"Years ago 3D film exhibition required two projectors and it was difficult to get enough light on the screen," he said. "Now with digital 3D cinema, a single projector can handle the whole job and put out plenty of lumens. Even the required polarizing glasses will provide additional advertising options for marketing the films. I think 3D is the future of filmmaking."
Cameras capture live action shots for the "U2 3D" movie. 3D ROCKS
Another of this year's music 3D blockbusters was the "U2 3D" movie that was produced and posted by 3ality Digital Systems of Burbank, Calif. Steve Schklair, founder and CEO of 3ality Digital Systems said, "Audiences tend to want to explore a 3D frame longer than they would a 2D frame. Since there is more information to be imparted, most shots tend to stay on the screen a bit longer in 3D. That's why editors should view their dailies in 3D, cut in 2D to tell the best story they can, and then evaluate the work in 3D again."
Schklair has his own opinions about the use of 3D convergence.
"Conventional thought dictates you should always set your convergence on the main subject. But suppose you have a wide shot of a broad field with the subject isolated on the rear horizon. If I converge on him, I'll lose the vastness of the scene. So I prefer converging way in front of him, and letting the subject walk toward camera in Z space, which means he'll be walking into the convergence point. We used the ability of 3D to play with the position of Bono and his mates within the perspective of space extensively in the 'U2 3D' project."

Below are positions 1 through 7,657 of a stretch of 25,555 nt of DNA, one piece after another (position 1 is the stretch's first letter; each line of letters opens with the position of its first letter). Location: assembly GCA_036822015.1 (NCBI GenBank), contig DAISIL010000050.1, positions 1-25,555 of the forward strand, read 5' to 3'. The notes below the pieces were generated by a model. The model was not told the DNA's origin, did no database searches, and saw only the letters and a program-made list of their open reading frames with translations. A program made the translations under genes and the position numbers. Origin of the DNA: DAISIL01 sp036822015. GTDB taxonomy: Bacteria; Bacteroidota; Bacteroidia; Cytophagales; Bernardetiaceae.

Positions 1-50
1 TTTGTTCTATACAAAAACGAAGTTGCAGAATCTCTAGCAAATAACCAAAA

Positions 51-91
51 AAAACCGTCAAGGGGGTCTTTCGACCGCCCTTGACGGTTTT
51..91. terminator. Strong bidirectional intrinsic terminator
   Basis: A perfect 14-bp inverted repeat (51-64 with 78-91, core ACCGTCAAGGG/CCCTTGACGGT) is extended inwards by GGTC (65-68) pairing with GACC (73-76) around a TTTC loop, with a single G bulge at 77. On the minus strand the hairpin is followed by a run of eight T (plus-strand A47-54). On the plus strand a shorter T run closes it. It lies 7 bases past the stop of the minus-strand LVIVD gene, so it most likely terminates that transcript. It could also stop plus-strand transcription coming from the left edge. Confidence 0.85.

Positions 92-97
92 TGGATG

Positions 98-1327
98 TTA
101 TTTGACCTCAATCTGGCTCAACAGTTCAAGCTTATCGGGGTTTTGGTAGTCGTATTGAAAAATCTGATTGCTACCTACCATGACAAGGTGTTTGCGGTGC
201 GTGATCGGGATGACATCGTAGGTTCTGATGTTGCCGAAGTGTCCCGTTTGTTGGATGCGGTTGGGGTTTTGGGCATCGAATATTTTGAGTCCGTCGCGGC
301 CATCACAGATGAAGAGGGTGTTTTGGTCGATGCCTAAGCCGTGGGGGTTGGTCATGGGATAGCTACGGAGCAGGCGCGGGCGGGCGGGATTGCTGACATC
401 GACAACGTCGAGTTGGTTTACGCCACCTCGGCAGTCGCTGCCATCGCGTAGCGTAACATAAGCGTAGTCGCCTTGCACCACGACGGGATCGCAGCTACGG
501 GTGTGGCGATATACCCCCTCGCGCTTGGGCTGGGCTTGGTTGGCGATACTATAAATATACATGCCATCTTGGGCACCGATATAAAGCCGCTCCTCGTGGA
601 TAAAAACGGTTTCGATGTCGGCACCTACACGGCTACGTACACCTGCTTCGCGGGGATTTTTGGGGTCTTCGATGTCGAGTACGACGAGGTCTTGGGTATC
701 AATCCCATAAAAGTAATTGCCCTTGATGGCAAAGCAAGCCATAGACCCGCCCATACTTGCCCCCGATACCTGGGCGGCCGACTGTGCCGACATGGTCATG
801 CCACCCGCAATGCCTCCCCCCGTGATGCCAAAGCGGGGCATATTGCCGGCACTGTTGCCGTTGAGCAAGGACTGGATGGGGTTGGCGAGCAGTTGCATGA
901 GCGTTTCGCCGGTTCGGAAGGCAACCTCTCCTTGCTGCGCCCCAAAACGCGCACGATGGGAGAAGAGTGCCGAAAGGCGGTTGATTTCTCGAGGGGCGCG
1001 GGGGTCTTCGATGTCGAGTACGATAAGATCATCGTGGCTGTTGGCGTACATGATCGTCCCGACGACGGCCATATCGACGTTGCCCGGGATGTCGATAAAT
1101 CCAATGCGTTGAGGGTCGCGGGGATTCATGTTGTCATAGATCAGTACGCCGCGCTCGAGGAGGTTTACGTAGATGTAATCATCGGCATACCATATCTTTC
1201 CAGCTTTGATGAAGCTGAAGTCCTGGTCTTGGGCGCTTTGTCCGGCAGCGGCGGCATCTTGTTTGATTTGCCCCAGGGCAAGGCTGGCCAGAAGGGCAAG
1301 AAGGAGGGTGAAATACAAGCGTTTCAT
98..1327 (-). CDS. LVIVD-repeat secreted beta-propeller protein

Schklair also recommends avoiding "edge violation."
"Take, for example, an over-the-shoulder shot," he said. "If the foreground character's shoulder is half out of the screen but you converge on the rear person coming forward, it will look as if the OTS character is in front of the screen plane. So it is better to converge on the shoulder of the foreground person and let the person he is talking to appear well behind the screen plane. That's another reason you don't always converge on the point of focus."
All of this is new to everyone.
"There is a lot of camaraderie in 3D post production today since we are all blazing new ground," said David Kenneth, president and executive producer of I.E. Effects where the upcoming 3D indie film "Little Hercules" is currently being finished. But he tells us editors need to understand the nuances of cutting HD for 3D.